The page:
“There was a lack of support from the classical sphere for black composers in general,” Taylor says. “There was just a general lack of desire to branch out on any level through these vaulted institutions of opera and concert halls. Any composer working in this era trying to put forth a symphony found that it was a daunting task.”

Unlike classical music forms such as the opera or the symphony, the art song – or lieder, as it was originally called in the 19th century in Germany, where it originated – usually includes a singer accompanied by a piano or a small instrumental ensemble.

“If you use visual arts as a simile, opera would be like a mural, depicted in broad strokes and meant to be viewed from a distance to get the best perspective, while art song would be like a portrait, where you get the fine detail.” says Taylor. “It’s gritty in its text and vocals; some are brash and daring, and some have the scope of an opera.”

Although generally invisible in the appreciation of classical music, black artists have always been involved in European art song and other classical music. Yet it wasn’t until a century ago that black composers such as the Briton Samuel Coleridge-Taylor and the American Harry T. Burleigh received any recognition for their contributions to the form.

“Black participation in Western culture has always been a hidden figure,” Taylor says. Beethoven wrote music performed by black instrumentalists, he notes, adding that there were black composers at the court of Versailles. “It’s always been there,” Taylor says of the hidden historical record of black participation in classical music.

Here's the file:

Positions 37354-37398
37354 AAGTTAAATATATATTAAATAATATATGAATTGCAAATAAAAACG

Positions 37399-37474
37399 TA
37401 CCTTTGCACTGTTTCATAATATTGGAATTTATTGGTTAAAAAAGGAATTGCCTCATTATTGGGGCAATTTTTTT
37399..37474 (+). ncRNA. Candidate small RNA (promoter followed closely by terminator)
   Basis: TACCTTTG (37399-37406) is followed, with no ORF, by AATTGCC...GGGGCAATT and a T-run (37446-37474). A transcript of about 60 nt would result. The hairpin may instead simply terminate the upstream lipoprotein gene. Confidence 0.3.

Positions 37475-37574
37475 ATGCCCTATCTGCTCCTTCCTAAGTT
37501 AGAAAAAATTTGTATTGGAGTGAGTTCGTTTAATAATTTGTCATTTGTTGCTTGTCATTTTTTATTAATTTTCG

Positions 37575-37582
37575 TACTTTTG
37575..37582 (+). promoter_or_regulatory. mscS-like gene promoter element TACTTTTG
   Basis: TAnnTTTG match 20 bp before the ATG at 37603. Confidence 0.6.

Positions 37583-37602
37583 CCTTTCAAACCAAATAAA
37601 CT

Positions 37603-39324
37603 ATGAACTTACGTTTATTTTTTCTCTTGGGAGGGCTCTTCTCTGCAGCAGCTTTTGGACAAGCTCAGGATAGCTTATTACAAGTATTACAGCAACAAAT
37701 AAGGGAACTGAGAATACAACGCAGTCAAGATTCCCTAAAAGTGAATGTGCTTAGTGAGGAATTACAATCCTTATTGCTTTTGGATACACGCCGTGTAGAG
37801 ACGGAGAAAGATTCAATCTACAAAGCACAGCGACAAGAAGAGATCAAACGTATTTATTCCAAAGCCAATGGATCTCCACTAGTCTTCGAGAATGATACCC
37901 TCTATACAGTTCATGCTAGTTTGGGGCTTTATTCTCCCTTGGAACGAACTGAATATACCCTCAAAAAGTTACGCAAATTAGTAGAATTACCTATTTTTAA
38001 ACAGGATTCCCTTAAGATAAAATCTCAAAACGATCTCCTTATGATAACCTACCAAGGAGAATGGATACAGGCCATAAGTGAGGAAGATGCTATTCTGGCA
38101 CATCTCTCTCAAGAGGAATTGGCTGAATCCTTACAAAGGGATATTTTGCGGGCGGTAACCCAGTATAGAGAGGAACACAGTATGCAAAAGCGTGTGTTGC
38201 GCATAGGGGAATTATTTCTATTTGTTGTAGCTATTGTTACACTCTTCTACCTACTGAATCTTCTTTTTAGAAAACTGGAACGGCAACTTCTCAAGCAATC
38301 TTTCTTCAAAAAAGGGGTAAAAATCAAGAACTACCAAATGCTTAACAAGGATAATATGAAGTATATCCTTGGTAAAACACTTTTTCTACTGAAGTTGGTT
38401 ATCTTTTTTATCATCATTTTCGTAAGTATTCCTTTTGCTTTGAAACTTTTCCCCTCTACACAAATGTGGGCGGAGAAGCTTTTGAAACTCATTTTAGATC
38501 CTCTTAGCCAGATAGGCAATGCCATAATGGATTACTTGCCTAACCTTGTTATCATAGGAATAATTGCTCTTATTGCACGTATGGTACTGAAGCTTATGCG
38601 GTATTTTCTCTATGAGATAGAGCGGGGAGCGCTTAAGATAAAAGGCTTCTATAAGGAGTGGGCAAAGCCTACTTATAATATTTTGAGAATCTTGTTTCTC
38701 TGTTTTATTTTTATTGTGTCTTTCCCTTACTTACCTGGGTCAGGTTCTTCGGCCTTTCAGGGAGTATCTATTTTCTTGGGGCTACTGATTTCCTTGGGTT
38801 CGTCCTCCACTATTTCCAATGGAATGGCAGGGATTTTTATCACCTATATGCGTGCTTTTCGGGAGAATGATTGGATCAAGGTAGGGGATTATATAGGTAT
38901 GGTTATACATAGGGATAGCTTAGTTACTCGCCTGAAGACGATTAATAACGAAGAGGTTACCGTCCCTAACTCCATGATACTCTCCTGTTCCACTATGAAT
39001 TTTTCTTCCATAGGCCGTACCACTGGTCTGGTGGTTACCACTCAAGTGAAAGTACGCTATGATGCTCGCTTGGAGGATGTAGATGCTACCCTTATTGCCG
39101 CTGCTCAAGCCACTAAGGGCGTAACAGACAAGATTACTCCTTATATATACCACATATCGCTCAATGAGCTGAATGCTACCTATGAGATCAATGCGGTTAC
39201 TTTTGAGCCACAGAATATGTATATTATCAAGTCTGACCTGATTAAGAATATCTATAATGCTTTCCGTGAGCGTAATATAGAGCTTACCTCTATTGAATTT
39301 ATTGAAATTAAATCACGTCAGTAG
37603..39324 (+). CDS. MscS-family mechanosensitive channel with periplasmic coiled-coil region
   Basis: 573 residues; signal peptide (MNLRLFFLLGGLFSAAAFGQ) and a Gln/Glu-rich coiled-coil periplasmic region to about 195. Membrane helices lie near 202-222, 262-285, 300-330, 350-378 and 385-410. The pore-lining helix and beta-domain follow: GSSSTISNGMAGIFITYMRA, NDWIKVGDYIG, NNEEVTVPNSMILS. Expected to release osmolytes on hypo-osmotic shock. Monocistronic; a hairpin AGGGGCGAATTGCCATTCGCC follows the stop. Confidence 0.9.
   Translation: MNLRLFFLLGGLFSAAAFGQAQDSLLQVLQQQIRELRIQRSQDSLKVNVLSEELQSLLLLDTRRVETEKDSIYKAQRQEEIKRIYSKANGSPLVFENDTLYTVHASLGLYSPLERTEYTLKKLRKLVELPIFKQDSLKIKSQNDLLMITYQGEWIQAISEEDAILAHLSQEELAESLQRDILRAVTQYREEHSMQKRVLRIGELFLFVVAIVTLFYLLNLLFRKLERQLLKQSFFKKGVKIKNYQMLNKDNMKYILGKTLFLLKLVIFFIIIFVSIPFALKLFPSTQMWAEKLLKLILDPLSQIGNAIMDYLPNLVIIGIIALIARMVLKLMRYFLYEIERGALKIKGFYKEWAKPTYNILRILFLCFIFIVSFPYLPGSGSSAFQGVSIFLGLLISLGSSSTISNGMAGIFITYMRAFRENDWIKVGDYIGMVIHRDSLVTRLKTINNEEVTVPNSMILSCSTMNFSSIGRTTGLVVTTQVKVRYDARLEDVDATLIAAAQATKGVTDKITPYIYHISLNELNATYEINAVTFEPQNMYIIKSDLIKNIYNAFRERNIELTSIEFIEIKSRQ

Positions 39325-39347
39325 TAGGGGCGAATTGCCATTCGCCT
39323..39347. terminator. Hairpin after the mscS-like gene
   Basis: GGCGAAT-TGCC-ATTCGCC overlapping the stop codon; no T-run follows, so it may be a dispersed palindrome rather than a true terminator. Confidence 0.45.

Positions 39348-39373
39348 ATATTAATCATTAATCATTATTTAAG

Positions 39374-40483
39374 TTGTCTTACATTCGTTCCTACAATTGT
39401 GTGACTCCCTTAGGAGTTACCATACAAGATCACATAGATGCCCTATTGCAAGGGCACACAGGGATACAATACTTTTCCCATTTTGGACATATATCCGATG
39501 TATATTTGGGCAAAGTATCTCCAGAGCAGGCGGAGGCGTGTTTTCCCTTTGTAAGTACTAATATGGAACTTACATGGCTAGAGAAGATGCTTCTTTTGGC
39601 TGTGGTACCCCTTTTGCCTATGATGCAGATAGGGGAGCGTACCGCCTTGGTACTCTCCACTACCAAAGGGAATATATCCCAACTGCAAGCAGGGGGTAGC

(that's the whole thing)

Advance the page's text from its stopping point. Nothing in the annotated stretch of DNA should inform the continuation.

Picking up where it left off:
The Alliance 25 Conference marks the centennial of the Harlem Renaissance, which will be a central feature of the event, and features talks, films, awards, workshops, guest speakers, panel discussions and performances. It will also pay particular attention to female composers such as Margaret Bonds, composer, pianist, arranger and teacher who was one of the first black female composers in the American classical music scene.

Performers will come from as far away as England, Germany and Spain and will include baritone Donnie Ray Albert and soprano Louise Toppin, a University of Michigan voice professor with whom Taylor once bonded. friendship while in college in Iowa.

“These are people who teach masterclasses and are celebrated on the world stage,” Taylor said, adding that he hopes audiences will include people who don’t know artistic song at all. “That’s the whole enigma,” he thinks. “How can you find out something you don’t know? You have to show up for it.”

With generous funding from the Hampsong Foundation, LA Opera and the Flora Family Foundation, the African American Art Song Alliance has made registration for the event free and open to the public. Registration is available on the UCI Department of Music website at https://cloud.broadwayworld.com/rec/ticketclick.cfm?fromlink=2202301®id=121&articlelink=https%3A%2F %2Fmusic.arts.uci.edu%2Falliance -25?utm_source=BWW2022&utm_medium=referral&utm_campaign=article&utm_content=bottombuybutton1. To learn more about the African American Art Song Alliance, visit its website at https://artsongalliance.org.